Make Pocket Money Equal

Grandparents and the Gender Pay Gap: how to create family-wide pocket money strategies

By Cathy Reay

Cathy Reay

Cathy Reay writes about disability, accessibility and single parenting for the likes of The Guardian, The i and Metro UK

If you’ve nailed talking to the kids about money, but the rest of the family aren’t involved, it can still be a tricky subject to navigate. It’s crucial, therefore, to talk through money matters with the wider family to make sure everyone’s on the same page and none of the kids feel short-changed.

Maybe granny wants to give your eldest a bigger amount because ‘they’re the oldest’, or you live separately from the other parent so money matters have become confused. Perhaps uncle Bob is being too prescriptive with what Max does with his birthday money. Whatever the reason, whoever is involved, here are some tips for how to talk to the family about pocket money:

1. Set ground rules for one-off monetary gifts

We know the Gender Pay Gap exists, so let’s make sure it doesn’t start in childhood. Parents and carers should be steadfast in giving kids equal amounts – regardless of their gender. There may be other reasons you’re comfortable with unequal amounts (for example: one is older, or has had a tough time recently), but whatever your stance, communicate this to family members. If at some point one receives more than the other(s), you could ask those family members to make sure that the next time they give money, they prioritise the short-changed kid(s). Tell family to be open and honest with the kids about why unequal amounts have been given and to reassure them.

2. Encourage transparency and reasoning with your children

Just as you have begun to open up to the kids about money and offer a clearer picture of household finances, ask the other adults in their lives to do the same. When aunty takes them for a day out, she could mention the cost of things and the reasoning behind her decisions. If grandpa decides to slip your youngest a fiver, ask him to explain his decision to the kids and to tell the older ones it’ll be their turn next… and stick to that. You could also encourage the kids to negotiate their pay for certain tasks – if they think they deserve more for hanging out the washing than tidying up the toys, get them to present their reasons why!

You could also encourage the kids to negotiate their pay for certain tasks

3. Create and communicate boundaries on appropriate monetary birthday gifts

If one of your relatives is particularly generous with one of your kids on birthdays and not the other child, or perhaps the amount they give just doesn’t sit right with you, talk to them about it. We want to encourage fairness across the family, while also recognising that a two year-old won’t know what to do with £1,000, but your 18 year-old would have a field day. It’s important to be consistent: if the eldest child gets £100 on their 10th birthday, ensure all their siblings are rewarded with the same amount when they reach that milestone as well.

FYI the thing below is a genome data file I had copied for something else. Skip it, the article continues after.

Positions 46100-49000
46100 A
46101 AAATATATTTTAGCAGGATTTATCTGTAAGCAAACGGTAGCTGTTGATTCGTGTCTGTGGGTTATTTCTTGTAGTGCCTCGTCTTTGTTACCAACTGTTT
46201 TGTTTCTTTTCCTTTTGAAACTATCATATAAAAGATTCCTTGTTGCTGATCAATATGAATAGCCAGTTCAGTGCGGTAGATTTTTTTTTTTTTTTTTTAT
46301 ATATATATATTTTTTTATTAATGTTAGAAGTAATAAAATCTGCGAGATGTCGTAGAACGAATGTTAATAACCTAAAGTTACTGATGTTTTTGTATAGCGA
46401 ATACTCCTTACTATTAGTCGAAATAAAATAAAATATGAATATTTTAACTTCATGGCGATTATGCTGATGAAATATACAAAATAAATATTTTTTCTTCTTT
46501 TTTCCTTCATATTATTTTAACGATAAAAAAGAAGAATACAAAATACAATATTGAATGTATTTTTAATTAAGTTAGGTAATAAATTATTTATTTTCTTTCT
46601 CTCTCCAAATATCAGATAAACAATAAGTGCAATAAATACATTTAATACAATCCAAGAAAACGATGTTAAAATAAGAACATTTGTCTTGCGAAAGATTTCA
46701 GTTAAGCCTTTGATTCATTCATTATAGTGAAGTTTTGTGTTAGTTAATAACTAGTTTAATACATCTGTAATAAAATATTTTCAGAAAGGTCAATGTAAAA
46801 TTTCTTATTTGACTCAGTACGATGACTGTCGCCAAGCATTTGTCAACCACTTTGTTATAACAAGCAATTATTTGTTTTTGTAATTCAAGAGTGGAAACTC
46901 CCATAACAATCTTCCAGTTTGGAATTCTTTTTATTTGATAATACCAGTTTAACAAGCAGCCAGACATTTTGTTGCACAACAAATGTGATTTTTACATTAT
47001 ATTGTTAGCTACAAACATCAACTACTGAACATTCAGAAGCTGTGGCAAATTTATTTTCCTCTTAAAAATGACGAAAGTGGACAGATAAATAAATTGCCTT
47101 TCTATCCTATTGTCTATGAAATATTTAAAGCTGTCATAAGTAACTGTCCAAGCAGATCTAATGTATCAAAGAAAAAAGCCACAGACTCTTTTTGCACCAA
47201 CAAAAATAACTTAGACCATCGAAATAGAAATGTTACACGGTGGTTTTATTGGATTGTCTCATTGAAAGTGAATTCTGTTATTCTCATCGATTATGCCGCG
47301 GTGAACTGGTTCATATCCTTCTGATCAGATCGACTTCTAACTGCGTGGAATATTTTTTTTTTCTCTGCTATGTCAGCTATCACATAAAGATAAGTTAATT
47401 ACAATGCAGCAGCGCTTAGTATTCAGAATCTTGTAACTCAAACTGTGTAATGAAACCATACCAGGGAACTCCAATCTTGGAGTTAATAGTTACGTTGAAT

Talk through what your children want, what they need and what family can realistically offer. Share your boundaries with family members who offer amounts that you feel aren’t appropriate: what’s the maximum you’re comfortable with? Would it be better to buy a gift instead? Could they give an amount that would allow your child(ren) to buy something they have wanted for a while?

4. Let the kids practice financial responsibility with your wider family too

When we give money, especially to kids, we can sometimes be prescriptive about how they spend it. This removes the child’s autonomy and chance to exercise their ability to be financially responsible.

Starling Kite is a great, secure way to give children control over their money while you, as their parent or carer, still have an overview of what’s going on. Kids have a designated Space in your account, which you manage through your app (you can add money, set limits and keep an eye on their spending). Kids are issued their very own debit card to pay for things, so they can see how money enters and leaves their Space through their own version of the app.

When we give money, especially to kids, we can sometimes be prescriptive about how they spend it

Talk to your family and make sure they know that once the money has left their hands – or their bank accounts – they have to let go of any urge they feel to police what the children do with it. Of course, they’re free to offer suggestions and advice, but that’s all it should be. Support them to understand that kids need to make some mistakes with money to help them learn the value of it.

We’re on a mission to Make Pocket Money Equal. Find out more.